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Shining a light

IT’S CURIOUS the things you remember from long ago. At my very first Scottish History lecture at Edinburgh University our professor, Gordon Donaldson, showed us slides of lighthouses from all around the shores of Scotland. He did this not simply because of his love of the sea and ships (thanks to his Northern Isles ancestry), but because he wanted us to realise just how much the geography of a country plays its part in that country’s history. And it was a good lesson to learn. History and geography are very much two sides to the same coin.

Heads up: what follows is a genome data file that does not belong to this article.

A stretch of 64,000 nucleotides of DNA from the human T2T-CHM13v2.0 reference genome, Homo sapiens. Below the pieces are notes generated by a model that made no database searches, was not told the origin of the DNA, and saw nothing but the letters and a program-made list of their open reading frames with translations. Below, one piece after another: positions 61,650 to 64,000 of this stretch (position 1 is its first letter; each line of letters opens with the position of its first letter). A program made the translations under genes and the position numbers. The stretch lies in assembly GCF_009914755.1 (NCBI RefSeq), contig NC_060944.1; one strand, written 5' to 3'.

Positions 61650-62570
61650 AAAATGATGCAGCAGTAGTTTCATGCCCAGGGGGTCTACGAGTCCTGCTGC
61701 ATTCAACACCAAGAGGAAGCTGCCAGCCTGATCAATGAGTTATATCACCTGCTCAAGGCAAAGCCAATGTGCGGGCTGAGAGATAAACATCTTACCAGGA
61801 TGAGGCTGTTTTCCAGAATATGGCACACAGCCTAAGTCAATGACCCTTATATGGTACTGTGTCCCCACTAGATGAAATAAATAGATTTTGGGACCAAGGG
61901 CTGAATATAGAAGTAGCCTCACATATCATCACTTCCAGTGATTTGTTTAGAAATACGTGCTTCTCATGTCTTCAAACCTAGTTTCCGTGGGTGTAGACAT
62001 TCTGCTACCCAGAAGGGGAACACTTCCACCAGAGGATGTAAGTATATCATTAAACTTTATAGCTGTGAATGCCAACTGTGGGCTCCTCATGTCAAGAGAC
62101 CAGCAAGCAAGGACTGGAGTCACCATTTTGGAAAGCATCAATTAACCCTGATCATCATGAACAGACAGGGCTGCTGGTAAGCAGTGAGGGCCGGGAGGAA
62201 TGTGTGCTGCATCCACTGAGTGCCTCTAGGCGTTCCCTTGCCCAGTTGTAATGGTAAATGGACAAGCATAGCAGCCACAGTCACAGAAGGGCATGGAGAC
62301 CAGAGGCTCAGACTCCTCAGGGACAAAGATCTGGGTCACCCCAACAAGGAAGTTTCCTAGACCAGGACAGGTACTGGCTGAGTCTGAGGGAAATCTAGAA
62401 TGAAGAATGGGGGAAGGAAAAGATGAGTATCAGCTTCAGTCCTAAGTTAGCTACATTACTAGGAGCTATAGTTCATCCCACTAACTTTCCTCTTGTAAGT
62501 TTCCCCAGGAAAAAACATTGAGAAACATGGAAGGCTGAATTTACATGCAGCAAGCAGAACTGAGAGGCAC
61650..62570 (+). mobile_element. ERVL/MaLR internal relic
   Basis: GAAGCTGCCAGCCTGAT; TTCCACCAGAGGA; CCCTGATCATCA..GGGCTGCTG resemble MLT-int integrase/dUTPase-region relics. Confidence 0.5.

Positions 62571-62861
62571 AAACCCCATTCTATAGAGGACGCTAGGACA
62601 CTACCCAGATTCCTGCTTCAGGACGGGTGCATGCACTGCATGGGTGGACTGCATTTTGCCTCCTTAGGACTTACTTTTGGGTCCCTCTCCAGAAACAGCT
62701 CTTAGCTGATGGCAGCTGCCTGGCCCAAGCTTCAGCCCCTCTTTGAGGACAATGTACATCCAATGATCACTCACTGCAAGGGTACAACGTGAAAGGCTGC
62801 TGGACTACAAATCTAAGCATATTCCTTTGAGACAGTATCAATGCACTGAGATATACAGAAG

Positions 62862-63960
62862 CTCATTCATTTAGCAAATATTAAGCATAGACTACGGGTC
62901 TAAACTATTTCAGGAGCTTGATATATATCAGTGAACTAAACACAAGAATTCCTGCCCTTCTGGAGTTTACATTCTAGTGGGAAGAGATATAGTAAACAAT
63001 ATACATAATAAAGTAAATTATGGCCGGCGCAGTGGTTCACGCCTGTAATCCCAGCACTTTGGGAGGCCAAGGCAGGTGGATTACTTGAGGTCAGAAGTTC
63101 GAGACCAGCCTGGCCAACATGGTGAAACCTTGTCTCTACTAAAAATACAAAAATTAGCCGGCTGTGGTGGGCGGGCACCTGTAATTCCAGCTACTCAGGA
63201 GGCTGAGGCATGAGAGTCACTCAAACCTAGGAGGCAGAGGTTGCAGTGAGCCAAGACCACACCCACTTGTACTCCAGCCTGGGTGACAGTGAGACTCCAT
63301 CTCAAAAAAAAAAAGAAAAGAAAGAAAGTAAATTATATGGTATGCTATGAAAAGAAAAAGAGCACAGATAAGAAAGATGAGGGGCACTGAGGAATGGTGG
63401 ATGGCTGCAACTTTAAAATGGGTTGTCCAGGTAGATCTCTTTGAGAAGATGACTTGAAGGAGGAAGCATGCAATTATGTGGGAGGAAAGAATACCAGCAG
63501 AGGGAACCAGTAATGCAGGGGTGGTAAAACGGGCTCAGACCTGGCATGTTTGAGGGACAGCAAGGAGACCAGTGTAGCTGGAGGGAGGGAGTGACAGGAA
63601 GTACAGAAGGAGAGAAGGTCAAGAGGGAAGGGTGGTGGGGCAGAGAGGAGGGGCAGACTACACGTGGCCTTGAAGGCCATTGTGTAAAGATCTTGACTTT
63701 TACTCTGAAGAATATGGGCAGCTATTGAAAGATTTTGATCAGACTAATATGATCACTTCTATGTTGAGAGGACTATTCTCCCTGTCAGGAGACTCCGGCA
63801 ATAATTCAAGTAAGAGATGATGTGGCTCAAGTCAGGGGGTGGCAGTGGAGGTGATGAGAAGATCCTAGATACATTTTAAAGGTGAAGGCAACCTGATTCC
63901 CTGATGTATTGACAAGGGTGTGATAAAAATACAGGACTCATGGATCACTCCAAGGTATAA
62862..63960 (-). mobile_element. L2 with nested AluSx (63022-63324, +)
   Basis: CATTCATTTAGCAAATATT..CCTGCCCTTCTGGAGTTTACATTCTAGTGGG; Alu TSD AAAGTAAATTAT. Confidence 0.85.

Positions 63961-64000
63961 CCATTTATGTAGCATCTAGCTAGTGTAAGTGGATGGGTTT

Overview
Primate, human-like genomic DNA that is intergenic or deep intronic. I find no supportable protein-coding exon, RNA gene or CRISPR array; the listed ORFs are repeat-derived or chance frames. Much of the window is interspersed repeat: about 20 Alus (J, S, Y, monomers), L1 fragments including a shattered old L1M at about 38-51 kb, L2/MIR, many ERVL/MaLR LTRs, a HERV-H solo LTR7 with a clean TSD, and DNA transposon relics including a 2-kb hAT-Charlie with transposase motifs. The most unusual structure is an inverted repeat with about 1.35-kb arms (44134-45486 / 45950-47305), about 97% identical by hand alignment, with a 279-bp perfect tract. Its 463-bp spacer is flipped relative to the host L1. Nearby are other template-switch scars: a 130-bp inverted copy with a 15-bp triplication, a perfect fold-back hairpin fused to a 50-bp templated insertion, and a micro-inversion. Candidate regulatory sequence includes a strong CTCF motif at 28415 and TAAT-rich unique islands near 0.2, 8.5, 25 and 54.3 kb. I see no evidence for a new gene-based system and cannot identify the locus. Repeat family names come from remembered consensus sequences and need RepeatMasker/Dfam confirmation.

Since then I’ve been fortunate enough to have visited many lighthouses, including the most westerly lighthouse on mainland Scotland at Ardnamurchan and even to Cape Leeuwin the most southerly lighthouse in Western Australia. When my parents lived in Out Skerries, the easternmost of the Shetland Isles, we climbed the lighthouse there. Then there’s the Kyleakin lighthouse on Eilean Bàn, former home of the eccentric otterloving naturalist Gavin Maxwell. Or the lighthouse on remote Cape Wrath, complete with the café at the edge of the world! Or even the distinctive lighthouse on the Sõrve Peninsula on the Estonian island of Saaremaa. And just last month we visited the most southerly lighthouse on the Scottish mainland, on the Mull of Galloway. Standing on a cliff-edge, with a dizzyingly sheer drop of nearly 300 feet to the water below, the area around the lighthouse is home to thousands of seabirds – and you can’t miss them.

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